Thus, courts analyzing the constitutionality of a public college or university’s campus speech zone first look to determine whether the campus is a traditional public forum, a non-public forum, or a “limited” or “designated” public forum.10 In traditional public forums, such as streets, sidewalks and parks, the government must accommodate virtually all speakers. Non-public forums have not traditionally been opened to the public and speakers in such forums receive the least First Amendment protection. Limited public forums, meanwhile, have not historically been open to the general public but are considered to occupy a middle ground because the government has opened the forum for a specific expressive purpose or for free speech use by a specific group of people (such as students). Speakers using such forums in their designated manner are entitled to the same strong First Amendment protections as speakers in a traditional public forum.
An opinion handed down this fall by a federal district court judge in Texas provides the most detailed discussion yet of forum analysis as it relates to campus speech zones.
The case, Roberts v. Hargan,11 arose after Jason Roberts, a law student at Texas Tech sought to speak and distribute literature expressing his views on the perils of homosexuality to other students on campus. By university policy, the school’s designated “free speech area” was in a gazebo near the student union, but Roberts wanted to speak elsewhere on campus. University officials initially rejected his request and encouraged him to use the free speech area. He was later granted permission to speak close to, though not exactly in, the spot he requested. Instead of giving his speech, however, Roberts sued the school over its policy.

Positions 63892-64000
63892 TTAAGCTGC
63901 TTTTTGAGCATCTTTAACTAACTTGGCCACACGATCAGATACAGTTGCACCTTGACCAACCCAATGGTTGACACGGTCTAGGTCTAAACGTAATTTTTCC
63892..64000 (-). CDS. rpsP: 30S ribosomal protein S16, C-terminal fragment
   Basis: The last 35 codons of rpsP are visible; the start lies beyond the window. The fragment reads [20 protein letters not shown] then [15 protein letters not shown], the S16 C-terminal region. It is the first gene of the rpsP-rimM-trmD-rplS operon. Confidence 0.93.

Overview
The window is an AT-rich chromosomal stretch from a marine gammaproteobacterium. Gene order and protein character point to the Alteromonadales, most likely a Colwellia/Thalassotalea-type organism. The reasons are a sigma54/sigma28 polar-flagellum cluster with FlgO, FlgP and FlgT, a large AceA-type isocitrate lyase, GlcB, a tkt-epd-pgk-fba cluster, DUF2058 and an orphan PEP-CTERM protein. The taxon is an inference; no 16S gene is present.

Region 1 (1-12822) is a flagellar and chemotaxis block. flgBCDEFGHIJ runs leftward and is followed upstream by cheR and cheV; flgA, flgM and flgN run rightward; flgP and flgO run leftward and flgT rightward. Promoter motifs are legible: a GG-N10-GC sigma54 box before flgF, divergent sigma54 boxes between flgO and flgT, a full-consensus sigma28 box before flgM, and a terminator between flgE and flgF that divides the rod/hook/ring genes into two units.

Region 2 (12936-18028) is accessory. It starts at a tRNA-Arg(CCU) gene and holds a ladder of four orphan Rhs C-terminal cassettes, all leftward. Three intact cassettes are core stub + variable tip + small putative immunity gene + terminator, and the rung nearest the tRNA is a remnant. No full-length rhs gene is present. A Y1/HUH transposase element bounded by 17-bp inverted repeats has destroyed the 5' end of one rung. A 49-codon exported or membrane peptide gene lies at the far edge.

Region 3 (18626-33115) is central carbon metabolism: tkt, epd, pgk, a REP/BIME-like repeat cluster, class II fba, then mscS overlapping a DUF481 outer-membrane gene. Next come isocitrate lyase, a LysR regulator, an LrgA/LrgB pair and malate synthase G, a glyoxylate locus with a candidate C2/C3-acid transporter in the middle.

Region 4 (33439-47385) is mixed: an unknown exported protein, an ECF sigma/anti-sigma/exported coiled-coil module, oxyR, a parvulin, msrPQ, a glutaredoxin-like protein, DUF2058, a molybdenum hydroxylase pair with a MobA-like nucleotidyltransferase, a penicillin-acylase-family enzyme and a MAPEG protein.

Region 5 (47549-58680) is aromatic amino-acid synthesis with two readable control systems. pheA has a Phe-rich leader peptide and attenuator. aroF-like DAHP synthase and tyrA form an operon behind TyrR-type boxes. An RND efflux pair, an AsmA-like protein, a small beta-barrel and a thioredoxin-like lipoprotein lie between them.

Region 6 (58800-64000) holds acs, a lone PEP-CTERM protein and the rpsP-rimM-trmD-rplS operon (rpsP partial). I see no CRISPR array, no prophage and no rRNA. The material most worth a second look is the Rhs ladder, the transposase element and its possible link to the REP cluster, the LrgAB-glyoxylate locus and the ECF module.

In the wake of the lawsuit, Texas Tech adopted less restrictive policies, but Roberts challenged those rules as well. The new policies designated “forum areas” where unrestricted student expression was allowed on a first-come, first-served basis. Those interested in conducting “free expression activities” outside the forum areas had to request permission two days in advance. The policy also stated that university officials could restrict the campus distribution of printed materials, except for those passed out in the forum areas.
In striking down Texas Tech’s policy, the court first determined that campus areas such as campus parks, streets, sidewalks and “other similar common areas” (a term the court did not define) are “[traditional] public forums, at least for the University’s students.”12 Texas Tech could not limit speech activities in those areas, the court said, without showing that doing so would serve a significant purpose. It would also have to show that its rules were content-neutral. Finally, any policy that prohibited speech in such “public forum” areas had to be drawn narrowly and leave plenty of other opportunities for free speech. This is traditionally a very difficult test for government officials to meet.